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3D-printed concrete wall
The Graduate Assistantships in Areas of National Need project will adopt, advance and implement new cutting-edge construction methods like this 3D-printed concrete wall. | Image: Courtesy of Dr. Eyad Masad

A grant from the U.S. Department of Education is paving the way to address the country's need for resilient infrastructure while training the next generation of engineers in advanced construction methods and technologies.

Disasters from natural hazards such as hurricanes, floods and earthquakes increase the need for rapidly constructible and resilient infrastructure to expedite the recovery of affected areas and minimize socioeconomic impacts while also preventing future disasters.

The Graduate Assistantships in Areas of National Need (GAANN) program in infrastructure resilience in the context of advanced construction methods, led by project director Dr. Petros Sideris, will adopt, advance and implement novel cutting-edge construction methods such as large-scale 3D printing.

“Advanced construction methods offer out-of-the-box design solutions that can achieve decreased construction times through automation, lower environmental impacts through reduced materials use and waste and potentially lower construction costs,” Sideris said. “Affordable, resilient structures are also key to addressing the housing crisis both nationally and internationally, thus contributing to social resilience.

“Our GAANN program constitutes a unique educational and research approach that will provide engineers with special training to enter academic, industrial and government fields and serve the country's needs.”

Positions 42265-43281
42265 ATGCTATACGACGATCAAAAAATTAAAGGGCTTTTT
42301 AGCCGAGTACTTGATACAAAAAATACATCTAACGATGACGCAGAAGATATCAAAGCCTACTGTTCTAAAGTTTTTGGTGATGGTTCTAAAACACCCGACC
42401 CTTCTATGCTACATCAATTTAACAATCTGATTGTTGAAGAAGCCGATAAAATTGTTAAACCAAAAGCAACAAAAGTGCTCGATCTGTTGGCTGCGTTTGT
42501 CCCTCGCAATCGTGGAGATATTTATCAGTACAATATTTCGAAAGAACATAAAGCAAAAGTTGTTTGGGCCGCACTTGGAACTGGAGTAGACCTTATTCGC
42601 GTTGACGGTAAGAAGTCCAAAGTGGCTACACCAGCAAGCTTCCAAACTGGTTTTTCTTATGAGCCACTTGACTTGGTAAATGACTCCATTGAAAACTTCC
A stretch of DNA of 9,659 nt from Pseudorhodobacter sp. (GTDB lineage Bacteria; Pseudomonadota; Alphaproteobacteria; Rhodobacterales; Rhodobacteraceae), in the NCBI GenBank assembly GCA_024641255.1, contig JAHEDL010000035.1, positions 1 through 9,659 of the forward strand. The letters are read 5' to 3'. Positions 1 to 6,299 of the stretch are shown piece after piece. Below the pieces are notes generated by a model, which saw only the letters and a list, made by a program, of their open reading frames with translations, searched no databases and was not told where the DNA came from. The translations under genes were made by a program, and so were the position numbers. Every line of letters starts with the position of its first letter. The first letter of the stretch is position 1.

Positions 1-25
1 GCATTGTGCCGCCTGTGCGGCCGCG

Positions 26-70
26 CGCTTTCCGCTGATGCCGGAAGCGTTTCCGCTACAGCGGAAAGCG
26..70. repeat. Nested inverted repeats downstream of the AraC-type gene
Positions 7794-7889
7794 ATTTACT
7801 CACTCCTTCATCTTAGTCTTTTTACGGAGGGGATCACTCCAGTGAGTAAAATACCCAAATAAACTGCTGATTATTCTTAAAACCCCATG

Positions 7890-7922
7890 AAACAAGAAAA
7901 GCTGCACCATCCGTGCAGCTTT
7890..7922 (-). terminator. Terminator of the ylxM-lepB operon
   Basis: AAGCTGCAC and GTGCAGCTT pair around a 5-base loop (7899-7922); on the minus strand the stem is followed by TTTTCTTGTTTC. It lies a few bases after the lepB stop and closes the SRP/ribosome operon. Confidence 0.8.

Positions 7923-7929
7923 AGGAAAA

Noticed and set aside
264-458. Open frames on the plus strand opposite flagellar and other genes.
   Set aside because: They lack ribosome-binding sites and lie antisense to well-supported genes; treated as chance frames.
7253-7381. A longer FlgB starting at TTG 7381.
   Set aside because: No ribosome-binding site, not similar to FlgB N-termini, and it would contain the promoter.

The GAANN program specifically supports diversity in academia and the civil engineering profession as a whole by joining the efforts of Texas A&M's Louis Stokes Alliances for Minority Participation program, the Texas A&M College of Engineering's Access and Inclusion program, and the College of Engineering's Women in Engineering program. Sideris said they are working to reach a broad and diverse pool of highly qualified applicants, especially women and underrepresented minorities.

The program will offer GAANN Fellows well-rounded training in research and teaching as well as professional development opportunities and international experiences. All GAANN Fellows will also have access to cutting-edge experimental facilities such as the Center for Infrastructure Renewal (CIR) with its advanced equipment, including small- and large-scale 3D printers.

The project team also includes lead co-director Dr. Anand Puppala, professor and CIR interim director; and co-directors Dr. Maria Koliou, assistant professor; Dr. Luciana Barroso, associate professor; Dr. Zachary Grasley, department head and professor; and Dr. Mary Beth Hueste, professor and associate department head for undergraduate programs.

Learn more about the GAANN program.